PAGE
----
SOON, newcomers to the Washington-Baltimore Consolidated...

Salmagundi

April 14, 1993

SOON, newcomers to the Washington-Baltimore Consolidated Statistical Area will no longer comprehend the term Baltimore & Ohio; it will have to be explained to them that, years ago, a mighty railroad had its headquarters here. Things get lost, in time's onrush; another being the mention, in newspaper obituaries, of who so-and-so's parents were.

Today the formula allows space to descendants only, and readers go away ignorant, for instance, as to whether a defunct's career was on his or her own mettle, or came about from having been the boss's child or in-law.

In the case of Ernest V. Baugh Jr., this mattered.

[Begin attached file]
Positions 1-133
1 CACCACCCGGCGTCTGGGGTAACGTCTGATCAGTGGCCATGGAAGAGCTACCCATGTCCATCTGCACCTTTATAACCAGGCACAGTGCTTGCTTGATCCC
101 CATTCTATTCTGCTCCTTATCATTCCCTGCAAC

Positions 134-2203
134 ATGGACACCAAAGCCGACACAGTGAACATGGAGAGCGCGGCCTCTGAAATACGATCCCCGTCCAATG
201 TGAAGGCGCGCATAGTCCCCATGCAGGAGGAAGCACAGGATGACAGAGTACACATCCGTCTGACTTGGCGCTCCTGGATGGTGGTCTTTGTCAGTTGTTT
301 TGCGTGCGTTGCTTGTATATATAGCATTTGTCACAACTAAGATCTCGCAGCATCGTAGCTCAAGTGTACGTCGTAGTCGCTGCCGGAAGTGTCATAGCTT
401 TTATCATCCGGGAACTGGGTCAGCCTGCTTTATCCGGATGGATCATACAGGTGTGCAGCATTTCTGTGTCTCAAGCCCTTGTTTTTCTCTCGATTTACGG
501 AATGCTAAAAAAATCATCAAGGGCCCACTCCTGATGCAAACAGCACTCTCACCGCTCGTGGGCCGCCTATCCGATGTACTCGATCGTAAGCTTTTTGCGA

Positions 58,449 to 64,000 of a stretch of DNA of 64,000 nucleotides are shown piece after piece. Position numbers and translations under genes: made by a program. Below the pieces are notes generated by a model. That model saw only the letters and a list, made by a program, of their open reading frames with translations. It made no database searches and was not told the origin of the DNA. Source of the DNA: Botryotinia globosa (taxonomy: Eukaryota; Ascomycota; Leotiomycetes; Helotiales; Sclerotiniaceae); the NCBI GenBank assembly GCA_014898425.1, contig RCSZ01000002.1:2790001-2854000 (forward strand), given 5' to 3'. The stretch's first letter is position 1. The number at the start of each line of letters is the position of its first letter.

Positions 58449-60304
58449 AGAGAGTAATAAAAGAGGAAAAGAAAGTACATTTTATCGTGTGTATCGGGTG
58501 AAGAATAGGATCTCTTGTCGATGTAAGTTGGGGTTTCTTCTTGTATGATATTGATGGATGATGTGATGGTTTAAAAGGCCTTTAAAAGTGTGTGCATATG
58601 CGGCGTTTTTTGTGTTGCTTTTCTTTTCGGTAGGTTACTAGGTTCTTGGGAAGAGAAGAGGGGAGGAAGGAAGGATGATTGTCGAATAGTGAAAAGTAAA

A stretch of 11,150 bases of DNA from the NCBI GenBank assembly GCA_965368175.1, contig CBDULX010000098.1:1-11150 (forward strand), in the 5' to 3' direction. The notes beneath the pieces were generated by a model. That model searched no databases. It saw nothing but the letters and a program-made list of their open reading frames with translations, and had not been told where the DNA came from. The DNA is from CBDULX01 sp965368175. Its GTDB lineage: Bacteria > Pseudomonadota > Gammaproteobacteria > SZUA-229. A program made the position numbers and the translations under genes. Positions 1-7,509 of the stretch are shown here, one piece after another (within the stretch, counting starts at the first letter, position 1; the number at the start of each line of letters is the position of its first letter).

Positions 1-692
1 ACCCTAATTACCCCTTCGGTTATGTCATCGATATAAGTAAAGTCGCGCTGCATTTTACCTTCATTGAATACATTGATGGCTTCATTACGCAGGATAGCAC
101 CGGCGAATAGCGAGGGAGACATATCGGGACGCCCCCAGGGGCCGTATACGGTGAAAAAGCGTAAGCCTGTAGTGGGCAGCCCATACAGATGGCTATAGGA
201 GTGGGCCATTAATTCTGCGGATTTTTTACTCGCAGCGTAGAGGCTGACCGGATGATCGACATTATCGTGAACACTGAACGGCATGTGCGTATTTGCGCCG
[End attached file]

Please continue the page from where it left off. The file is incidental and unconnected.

At the start of this waning century, Baltimore's port received, for distribution to myriad farmers, immense cargoes of South American bird droppings.

Fine old families (Brewster, Levering, Ober) thus amassed fine old fortunes. Perhaps the largest of these pre-chemical enterprises was Baugh & Sons ("The Old Stand By," "Peruvian Guanos" and also "Animal Bone Fertilizers").

Was Ernie from this or some other set of Baughs? People would have given a hard time to someone whose background was in soil enrichment, when he set out as Ernie did to be a newspaper editorial writer.

Last week, it was Ernie's turn to appear in the obituary column, at age 93. The account left out the job classification of his father, Ernest V. Baugh Sr., which was "superintendent, dining car department, B. & O. R.R."

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